MELT is expanding. Let's ensure we get it right, and have come commonality
August 25, 2018
Multiple provincial and territorial governments have been talking about mandatory entry-level training (MELT) over the last several years, and it has been a hot topic at Canadian Council of Motor Transport Administrators (CCMTA) meetings for at least as many.
The topic gained more attention when Ontario announced in 2015 that it was going to mandate it there. (MELT for A/Z drivers in Ontario came into effect on July 1, 2017).
The Humboldt bus tragedy has pushed this topic to the very forefront of the regulators’ and media’s attention again. Recently, Alberta announced it will be introducing MELT, possibly as early as January 2019, along with several other changes in regards to truck safety. It also held stakeholder consultation sessions in Edmonton and Airdrie, Alta., in July, which the Private Motor Truck Council of Canada (PMTC) attended.
Saskatchewan, while not as far along as Alberta, has announced it has been looking into MELT, and will be introducing some form of program in the not-too-distant future. Manitoba and B.C. are also researching MELT, and all the western provinces have had initial discussions concerning a “western MELT framework.”
The PMTC was one of the key stakeholders in the MELT consultations in Ontario and has lobbied Transport Canada to work on a national framework for MELT for the last several years. As a lot of you will know, getting a common regulation implemented across every province and territory in Canada is a challenge, to say the least, and the patchwork of rules and regulations the industry is forced to work with as it travels across provincial boundaries is a major burden and expense.
The CCMTA has done great work at bringing the feds and provinces together to discuss regulations and work towards common ground, however a lot of work still needs to be done.
While the PMTC is encouraged that the different jurisdictions are talking, and that most appear to be reviewing the only MELT framework in place in North America right now, which requires 103.5 hours of training, we are already hearing rumblings of massively different MELT hours being considered.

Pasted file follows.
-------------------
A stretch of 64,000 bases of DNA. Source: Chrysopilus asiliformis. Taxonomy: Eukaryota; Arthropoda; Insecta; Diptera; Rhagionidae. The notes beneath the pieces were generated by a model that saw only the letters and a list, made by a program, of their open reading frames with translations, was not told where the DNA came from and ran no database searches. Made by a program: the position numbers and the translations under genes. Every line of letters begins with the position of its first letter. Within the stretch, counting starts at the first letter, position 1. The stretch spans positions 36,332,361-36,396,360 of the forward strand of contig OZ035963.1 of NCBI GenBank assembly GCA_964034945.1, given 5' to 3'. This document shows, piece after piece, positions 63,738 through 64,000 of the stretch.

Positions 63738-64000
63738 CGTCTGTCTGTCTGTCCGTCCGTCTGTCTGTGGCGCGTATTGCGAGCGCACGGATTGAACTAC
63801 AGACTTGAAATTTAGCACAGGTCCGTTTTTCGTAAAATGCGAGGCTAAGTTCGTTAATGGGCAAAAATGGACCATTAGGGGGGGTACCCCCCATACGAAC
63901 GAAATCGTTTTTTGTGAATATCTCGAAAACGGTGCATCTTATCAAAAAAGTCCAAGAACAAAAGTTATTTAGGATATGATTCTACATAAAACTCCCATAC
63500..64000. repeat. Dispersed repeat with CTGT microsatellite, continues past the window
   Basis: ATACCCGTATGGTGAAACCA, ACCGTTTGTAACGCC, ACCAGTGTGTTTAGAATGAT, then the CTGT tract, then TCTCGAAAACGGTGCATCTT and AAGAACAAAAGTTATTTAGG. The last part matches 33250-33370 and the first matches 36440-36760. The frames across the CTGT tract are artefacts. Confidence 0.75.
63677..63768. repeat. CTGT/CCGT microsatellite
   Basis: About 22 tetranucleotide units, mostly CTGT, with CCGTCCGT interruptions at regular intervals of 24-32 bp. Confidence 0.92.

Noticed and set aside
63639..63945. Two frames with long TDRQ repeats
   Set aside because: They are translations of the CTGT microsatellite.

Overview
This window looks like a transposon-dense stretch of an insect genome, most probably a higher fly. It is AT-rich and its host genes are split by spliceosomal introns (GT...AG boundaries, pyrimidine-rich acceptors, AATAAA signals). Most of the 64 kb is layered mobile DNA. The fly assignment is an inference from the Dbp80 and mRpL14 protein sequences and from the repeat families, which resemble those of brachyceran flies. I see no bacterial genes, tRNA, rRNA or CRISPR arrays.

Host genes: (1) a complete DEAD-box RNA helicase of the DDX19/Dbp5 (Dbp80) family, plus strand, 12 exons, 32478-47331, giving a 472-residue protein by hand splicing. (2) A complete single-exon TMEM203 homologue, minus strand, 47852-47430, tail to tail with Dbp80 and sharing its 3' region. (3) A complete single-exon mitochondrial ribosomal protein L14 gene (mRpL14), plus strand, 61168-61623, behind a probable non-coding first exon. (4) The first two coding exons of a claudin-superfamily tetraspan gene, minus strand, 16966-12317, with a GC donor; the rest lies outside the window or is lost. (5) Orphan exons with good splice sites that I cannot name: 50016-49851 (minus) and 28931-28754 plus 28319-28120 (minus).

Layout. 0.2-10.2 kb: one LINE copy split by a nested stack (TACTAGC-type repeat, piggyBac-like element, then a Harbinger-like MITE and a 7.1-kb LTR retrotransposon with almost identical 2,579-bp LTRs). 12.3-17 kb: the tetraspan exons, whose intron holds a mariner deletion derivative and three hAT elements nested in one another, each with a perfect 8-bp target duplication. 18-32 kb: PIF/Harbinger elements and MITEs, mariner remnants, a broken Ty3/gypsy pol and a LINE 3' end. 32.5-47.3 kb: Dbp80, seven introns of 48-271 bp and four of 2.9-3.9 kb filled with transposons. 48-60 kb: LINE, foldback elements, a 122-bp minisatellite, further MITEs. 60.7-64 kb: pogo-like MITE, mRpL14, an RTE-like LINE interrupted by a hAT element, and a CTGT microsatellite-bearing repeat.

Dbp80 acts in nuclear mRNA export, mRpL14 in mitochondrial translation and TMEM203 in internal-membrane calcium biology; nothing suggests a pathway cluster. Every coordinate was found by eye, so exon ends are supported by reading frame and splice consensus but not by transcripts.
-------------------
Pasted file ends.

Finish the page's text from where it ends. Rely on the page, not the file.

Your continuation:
This concerns us. Sixty or 70 hours of training has already been floated by Saskatchewan and is a number we have heard being tossed around as a possible framework for the four western provinces. I hope this is not a number that is seriously being considered, as less than two weeks of training is woefully inadequate in our view.
We have the opportunity to work together, build a common approach, and a framework that can be utilized for a training standard across the land. The Ontario standard is not perfect, and does need some refinement, however this should be looked at as a minimum standard and one to be learned from and built upon. If we are serious about a MELT regime that will have a serious impact on road safety and increase the entry-level skills of new drivers to the industry, we must work on a meaningful and robust standard, not one that is simply better than nothing.
Let’s look at Ontario’s, keep what’s working, build upon what isn’t working, and build a meaningful national Memorandum of Understanding for MELT that all provinces and territories can be encouraged to utilize.
I don’t know if driver training was an issue in the Humboldt tragedy, and I don’t know if MELT would have prevented these tragic events from occurring. But I do know it would not have hurt to have mandatory training.
Standardized mandatory training is needed for commercial drivers, and the time to raise the bar as to what is required to enter this industry as a driver, has come. The requirements to get in have been far too low, for far too long. We are at a moment in time where there appears to be a will for mandatory commercial driver training in most regions of Canada, and we have the opportunity to ensure we put a standard in place that is meaningful and workable across the land. Let’s not waste it.